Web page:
That I have never curved my being flush against
The static expectations of what a woman ought to be
Was not precisely of my choosing.
Had it been left to me, I might have been
The most audacious sex pot you’ve ever run across
With curves that defy the masculine imagination.
But the hot gaze of men has never held for me
A feeling of desire reflected, because I always knew
That what goaded them was not lust or longing, simply put.
True, they do often desire, but more keenly feel
The need to quench an ember of curiosity
Burning a hole in their brains, enough to drive them mad.
“Are you a real woman?” or “Have you always been a woman?”
I hear it almost before they finish saying it, with a fatalistic sense of the inevitable.
So that’s what you wanted to know. That’s what this whole song and dance is about.
I hear it like the click and skitter of cockroaches in dark, unseen spaces.
And it leaves me feeling disappointed in the opposite sex in a dirty and unwholesome way.
Because it negates my own need to be perceived as precisely what I am–a woman in every sense.
I’ve got my lady parts in the original packaging–my body.
They don’t make these for those who take on the role later in life.
Do not seek to cram me in a pigeon-hole of gender ambiguity. That problem is on your end, not mine.
It takes my femininity from me and breaks it, before handing it back.
Yeah, thanks, I like my sense of self all nice and fucked up when I go out in public.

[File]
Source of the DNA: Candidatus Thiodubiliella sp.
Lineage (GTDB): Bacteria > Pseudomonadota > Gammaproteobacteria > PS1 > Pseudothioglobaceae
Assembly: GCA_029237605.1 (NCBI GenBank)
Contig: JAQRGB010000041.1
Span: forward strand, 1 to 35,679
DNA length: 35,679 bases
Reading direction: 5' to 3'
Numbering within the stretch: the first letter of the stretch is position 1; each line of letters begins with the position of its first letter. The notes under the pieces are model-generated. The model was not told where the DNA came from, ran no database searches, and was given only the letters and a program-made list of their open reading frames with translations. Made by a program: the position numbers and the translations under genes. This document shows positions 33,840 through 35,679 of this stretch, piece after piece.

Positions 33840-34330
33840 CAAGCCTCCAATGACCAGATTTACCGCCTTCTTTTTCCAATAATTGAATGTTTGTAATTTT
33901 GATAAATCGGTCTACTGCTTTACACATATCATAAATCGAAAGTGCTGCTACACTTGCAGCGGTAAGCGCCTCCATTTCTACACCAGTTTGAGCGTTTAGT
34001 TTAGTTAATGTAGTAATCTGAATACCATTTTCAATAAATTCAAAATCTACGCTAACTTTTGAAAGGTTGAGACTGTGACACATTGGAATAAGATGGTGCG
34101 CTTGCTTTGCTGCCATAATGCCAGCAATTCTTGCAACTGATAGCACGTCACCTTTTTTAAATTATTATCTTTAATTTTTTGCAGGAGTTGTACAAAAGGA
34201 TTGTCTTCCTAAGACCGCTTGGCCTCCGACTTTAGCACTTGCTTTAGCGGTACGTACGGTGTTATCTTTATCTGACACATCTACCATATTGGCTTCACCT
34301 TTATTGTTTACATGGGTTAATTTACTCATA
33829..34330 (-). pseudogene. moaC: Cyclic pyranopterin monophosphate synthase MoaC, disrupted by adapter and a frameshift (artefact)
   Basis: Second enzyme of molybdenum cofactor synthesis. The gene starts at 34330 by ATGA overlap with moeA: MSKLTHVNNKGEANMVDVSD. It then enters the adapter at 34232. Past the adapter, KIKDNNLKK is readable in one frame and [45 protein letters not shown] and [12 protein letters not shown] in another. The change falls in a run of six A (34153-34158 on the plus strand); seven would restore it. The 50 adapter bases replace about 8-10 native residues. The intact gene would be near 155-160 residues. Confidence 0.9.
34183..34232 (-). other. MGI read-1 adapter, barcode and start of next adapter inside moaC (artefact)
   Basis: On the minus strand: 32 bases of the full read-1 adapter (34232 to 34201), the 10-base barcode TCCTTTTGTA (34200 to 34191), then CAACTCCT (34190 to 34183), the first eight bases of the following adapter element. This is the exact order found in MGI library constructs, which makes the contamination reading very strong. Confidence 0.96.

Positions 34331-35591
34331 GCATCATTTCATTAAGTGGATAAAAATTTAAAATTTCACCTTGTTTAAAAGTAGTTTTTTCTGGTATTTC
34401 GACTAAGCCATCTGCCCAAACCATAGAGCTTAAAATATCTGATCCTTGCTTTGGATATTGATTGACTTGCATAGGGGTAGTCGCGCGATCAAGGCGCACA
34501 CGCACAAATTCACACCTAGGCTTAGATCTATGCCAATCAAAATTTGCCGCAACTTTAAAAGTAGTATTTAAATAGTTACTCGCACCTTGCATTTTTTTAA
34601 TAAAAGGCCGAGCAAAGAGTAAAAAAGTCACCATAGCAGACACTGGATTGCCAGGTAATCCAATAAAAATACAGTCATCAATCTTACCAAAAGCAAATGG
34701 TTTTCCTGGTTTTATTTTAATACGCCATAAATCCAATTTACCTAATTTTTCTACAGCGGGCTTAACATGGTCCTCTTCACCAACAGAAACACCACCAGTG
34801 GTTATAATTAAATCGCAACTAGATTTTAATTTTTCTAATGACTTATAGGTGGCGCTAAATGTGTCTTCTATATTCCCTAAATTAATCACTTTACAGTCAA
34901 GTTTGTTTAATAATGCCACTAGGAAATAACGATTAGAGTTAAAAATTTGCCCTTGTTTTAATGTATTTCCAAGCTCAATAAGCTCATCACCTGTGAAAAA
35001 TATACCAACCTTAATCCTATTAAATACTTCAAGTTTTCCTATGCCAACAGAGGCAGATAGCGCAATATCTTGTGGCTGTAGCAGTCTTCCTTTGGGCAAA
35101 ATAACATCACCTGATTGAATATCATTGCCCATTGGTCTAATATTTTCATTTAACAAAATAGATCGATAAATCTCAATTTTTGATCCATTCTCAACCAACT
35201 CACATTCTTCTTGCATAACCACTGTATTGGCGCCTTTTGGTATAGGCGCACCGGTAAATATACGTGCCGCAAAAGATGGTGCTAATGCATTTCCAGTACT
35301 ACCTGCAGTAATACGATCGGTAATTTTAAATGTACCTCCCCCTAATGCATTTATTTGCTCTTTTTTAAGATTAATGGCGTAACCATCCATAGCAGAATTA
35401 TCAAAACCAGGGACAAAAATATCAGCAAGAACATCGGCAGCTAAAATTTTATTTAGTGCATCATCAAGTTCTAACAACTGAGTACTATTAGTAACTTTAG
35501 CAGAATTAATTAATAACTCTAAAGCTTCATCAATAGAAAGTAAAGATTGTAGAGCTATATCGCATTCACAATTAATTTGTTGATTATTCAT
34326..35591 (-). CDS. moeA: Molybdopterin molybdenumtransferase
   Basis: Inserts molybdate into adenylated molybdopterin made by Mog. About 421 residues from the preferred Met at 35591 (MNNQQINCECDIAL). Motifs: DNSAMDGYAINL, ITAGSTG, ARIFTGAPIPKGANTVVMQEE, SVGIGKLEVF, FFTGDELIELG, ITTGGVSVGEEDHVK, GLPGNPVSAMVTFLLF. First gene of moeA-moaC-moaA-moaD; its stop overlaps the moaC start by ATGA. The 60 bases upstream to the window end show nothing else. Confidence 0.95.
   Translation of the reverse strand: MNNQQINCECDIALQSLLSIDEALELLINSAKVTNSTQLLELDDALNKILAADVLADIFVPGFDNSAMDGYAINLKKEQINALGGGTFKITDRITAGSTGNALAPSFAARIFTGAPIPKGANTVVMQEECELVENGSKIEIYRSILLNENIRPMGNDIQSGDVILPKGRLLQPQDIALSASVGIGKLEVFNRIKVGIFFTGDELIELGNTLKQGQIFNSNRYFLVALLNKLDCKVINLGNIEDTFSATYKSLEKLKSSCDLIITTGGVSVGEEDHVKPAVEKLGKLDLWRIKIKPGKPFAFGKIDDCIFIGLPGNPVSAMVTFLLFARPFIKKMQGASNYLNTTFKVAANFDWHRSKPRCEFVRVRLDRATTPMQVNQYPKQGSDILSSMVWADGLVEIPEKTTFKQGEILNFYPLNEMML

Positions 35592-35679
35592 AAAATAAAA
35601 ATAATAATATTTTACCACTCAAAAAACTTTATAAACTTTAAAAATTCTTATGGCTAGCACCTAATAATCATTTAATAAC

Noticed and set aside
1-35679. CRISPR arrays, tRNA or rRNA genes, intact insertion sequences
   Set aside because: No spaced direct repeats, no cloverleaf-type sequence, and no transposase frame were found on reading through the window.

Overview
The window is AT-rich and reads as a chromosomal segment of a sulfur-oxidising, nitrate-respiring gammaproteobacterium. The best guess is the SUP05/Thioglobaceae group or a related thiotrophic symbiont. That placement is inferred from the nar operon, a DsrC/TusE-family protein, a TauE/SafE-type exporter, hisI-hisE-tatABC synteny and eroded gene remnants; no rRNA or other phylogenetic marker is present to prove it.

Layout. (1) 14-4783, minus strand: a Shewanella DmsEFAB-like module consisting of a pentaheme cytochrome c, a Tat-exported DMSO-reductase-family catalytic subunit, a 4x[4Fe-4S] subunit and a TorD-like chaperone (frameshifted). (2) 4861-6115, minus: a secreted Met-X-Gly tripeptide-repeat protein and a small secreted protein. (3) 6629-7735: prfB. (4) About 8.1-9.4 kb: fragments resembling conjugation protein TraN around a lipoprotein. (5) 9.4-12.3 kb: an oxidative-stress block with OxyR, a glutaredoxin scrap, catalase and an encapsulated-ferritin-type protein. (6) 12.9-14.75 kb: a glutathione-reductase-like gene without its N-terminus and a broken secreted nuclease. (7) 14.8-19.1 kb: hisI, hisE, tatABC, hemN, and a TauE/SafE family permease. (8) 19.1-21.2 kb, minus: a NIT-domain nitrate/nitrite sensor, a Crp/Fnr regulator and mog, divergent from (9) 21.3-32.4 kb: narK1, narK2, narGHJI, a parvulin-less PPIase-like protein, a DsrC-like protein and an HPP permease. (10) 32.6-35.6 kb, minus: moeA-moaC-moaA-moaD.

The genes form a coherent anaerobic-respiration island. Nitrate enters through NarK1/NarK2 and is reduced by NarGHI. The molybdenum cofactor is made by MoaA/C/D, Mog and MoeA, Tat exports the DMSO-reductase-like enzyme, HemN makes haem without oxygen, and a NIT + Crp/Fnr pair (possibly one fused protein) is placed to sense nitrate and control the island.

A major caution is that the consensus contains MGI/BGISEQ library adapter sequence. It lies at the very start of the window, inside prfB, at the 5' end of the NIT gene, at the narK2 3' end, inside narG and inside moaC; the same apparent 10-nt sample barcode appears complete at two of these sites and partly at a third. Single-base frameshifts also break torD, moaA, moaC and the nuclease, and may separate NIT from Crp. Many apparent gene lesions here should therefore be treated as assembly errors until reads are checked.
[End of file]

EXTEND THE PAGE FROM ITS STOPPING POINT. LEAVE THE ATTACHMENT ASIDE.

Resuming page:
I’m so glad you could do that for me, you big, strong man, you.
It is, at the end of the day, fueled by a tremendous sense of misogyny.
And it gives me reason to fear Atlanta, the city where a transgendered woman
Was stripped and beaten on a public train last week because she was playing the role too well.
Because she refused to satisfy the lurid curiosity of men who fear
What they cannot understand. That could have been me.
For all that they would have found a vulva and a clitoris, rather than what they expected.
Now, just how baffled might they have been? The next step in that dance is rape.
Even with a crowd looking on, no one would have stirred a finger to help.
Because this city hates its women, has trained us to hate ourselves, even.
So that when we are victims of violence, we are unsurprised by police apathy.
We do not expect help from any quarter, because what we say is subsumed
By what we should have said, what we should have done to avoid situations not of our making.